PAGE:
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New dads are no longer to suffer in silence

Caffeine and contemplation

Dominique Thompson

Tuesday, 08 January 2019

AdobeStock_186754392_depressed_dad.jpgWhat do you think of when you think about postnatal depression, and screening? If, like me, you don’t automatically think about the new father in this scenario, then things are about to change. NHSE has announced a new programme of screening for mental health disorders in the partners of new mothers, and, quite rightly, a long hidden and much overlooked issue is emerging into the open, at last.

For centuries the impact of pregnancy, childbirth and new parenthood on mental health was ignored or brushed aside, until eventually society started paying attention to first the new mums and now the new dads.

Some great personal articles have also now been written by fathers as they break down the stigma surrounding men’s mental health. Specifically, the implications for the family are highlighted, the guilt that the dads feel, and the questioning of their role within the family and as a provider, are particularly heart breaking.

As GPs we need to be aware of the risk factors for fathers’ postnatal mental health issues, such as the presence of mental health issues in the mother, but also be alert to the significant potential consequences of suffering from depression at a challenging time, such as the fact that suicide risk is 20 times higher in new fathers with mental health issues. 

Research in this field is in its relative infancy (no pun intended!), but figures for fathers’ postnatal depression estimate about 10% may be suffering, alongside the 6-13% of new mothers who have minor or major postnatal depression.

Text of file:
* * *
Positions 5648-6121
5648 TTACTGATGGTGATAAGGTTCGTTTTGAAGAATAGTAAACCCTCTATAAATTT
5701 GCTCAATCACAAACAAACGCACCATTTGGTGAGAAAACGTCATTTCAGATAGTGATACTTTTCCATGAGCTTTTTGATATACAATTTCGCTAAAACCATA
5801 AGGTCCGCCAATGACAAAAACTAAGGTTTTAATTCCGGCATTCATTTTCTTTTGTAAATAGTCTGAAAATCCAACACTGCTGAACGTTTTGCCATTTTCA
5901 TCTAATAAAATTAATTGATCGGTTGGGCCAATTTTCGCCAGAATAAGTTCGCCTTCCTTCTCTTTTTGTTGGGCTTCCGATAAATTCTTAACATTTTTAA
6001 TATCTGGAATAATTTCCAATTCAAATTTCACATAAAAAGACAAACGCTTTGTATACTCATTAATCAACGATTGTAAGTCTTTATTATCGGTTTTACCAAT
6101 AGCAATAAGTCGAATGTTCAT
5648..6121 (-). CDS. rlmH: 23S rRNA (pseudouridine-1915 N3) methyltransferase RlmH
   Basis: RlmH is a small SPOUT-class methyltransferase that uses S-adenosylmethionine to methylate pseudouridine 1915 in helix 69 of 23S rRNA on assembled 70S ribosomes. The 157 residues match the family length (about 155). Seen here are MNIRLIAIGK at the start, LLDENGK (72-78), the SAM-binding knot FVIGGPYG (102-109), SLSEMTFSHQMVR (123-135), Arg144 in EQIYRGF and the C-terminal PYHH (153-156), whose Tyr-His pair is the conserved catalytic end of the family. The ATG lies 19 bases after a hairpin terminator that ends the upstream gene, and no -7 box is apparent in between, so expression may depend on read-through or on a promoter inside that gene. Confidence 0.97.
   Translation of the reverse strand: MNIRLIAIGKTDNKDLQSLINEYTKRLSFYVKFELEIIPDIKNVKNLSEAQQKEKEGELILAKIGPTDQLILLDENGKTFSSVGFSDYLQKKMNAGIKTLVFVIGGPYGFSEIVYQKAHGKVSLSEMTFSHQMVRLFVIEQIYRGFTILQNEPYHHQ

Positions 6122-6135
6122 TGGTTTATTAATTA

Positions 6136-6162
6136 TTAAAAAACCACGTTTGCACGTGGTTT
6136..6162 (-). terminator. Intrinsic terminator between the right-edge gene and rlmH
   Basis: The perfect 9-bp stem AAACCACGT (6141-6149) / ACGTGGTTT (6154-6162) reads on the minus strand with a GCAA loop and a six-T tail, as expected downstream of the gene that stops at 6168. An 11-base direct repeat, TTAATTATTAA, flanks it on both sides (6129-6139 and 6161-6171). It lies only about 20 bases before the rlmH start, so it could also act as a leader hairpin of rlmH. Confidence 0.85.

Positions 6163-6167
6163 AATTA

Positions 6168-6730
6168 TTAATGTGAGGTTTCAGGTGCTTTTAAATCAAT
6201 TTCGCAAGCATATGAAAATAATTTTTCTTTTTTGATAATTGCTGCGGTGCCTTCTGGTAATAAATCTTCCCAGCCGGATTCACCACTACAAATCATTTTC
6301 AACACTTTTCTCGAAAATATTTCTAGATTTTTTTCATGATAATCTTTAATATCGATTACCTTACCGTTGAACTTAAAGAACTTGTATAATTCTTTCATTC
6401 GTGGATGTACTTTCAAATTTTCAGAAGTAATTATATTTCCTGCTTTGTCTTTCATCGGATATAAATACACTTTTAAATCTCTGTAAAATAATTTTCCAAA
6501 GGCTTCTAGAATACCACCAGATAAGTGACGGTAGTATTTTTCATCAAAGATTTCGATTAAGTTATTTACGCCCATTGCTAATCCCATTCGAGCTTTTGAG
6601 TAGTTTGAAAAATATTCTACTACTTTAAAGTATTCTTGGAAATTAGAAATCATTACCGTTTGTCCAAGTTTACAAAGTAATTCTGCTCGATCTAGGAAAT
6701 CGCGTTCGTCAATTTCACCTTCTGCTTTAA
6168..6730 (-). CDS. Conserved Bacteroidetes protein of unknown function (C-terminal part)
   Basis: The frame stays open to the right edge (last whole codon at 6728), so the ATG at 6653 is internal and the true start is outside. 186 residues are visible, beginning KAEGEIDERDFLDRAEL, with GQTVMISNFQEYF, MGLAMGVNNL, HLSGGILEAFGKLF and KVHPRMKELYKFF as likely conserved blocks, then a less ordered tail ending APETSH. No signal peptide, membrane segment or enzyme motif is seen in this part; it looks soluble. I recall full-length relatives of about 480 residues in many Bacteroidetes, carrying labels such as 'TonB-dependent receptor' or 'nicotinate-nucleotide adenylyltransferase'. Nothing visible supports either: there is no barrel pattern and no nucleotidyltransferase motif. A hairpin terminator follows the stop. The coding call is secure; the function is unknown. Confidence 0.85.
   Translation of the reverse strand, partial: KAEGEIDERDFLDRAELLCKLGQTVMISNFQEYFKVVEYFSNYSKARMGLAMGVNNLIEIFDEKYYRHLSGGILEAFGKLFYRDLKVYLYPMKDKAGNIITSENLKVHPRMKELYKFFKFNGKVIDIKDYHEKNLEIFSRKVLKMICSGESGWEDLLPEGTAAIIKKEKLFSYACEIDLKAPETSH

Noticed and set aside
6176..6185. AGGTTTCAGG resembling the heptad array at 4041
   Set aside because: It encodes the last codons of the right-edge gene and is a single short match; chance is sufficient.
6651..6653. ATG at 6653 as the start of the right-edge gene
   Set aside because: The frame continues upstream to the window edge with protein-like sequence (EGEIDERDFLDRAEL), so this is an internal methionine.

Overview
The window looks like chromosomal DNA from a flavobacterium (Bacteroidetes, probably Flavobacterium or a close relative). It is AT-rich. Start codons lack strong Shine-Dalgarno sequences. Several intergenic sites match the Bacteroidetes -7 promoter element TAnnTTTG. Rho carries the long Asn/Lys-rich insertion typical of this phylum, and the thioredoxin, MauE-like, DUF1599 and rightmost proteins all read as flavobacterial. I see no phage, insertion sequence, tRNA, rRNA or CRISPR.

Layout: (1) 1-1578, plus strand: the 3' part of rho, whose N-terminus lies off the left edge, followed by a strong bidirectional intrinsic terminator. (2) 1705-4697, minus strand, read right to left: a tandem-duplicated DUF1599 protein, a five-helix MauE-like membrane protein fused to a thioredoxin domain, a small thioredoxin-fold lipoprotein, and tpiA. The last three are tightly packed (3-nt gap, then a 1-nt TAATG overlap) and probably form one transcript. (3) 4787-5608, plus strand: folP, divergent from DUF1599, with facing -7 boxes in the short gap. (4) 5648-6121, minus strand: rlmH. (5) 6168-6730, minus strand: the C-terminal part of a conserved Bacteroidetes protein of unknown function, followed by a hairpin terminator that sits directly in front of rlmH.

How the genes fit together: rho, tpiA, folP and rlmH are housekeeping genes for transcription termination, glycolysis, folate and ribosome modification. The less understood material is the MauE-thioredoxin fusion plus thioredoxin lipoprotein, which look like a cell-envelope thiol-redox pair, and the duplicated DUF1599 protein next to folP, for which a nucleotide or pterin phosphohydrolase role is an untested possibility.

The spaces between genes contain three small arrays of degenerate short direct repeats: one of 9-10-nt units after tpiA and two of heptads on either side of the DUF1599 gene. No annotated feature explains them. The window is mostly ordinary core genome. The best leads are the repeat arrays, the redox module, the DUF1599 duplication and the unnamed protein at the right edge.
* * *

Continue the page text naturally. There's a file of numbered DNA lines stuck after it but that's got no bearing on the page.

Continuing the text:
So, it is almost as likely that the new dad sitting in front of you for the six-week baby check is suffering from PND as the new mum. This means that it may be worth taking the time to ask the new fathers bringing baby in to see the GP or practice nurse for sniffles and rashes how they are feeling, just as we would ask the new mum.

The benefits of screening, or even just checking in with new dads, will not only be to offer support to these fathers, but also to ensure better father-child relationships, and better outcomes in childhood and adolescence for the little one at the centre of the family. 

As GPs we care for the whole family, and the whole person, and whilst our time has never been so pushed or our resources so stretched, having an awareness of the possibility of PND in dads is likely to mean that we can genuinely be more alert to issues, and pick up on cues, or gently ask about how things are going. We can then refer to IAPT, or to any new NHS services that may be set up, but we can also mention the option of local dads’ groups, which are springing up all over the UK.

There are some great resources out there, and for young fathers in particular, who may have additional pressures or employment difficulties, so it is worth adding these to your surgery’s resources list or webpage or putting a poster up in waiting rooms. Examples include the North East Young Dads and Lads network, Mark Williams and the Reaching Out website, or Dads Matter UK website and Fathers Network Scotland. Some local mums’ PND organisations will also have resources for dads, of course, including Bluebell Care for example in the South West of England.

There are many organisations in the UK to support the perinatal mental health needs of both parents. Therefore, if we can be aware of the possibilities, compassionately ask the right questions and then refer, we can try to help many men who might previously have suffered in silence.  

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Dominique Thompson

Dominique has been a student health GP since 2000, developing innovative new services to treat eating disorders and personality disorder in primary care. She was the GP member of the NICE Eating Disorders Committee 2017. She was a Pulse ‘GP hero’, in 2014, and a ‘Rising Star’ in 2016. Dominique writes about young adult wellbeing and mental health, in both the medical and non-medical press. Her latest adventure is as an independent consultant in student health and wellbeing www.buzzconsulting.co.uk. She is fuelled by caffeinated drinks.
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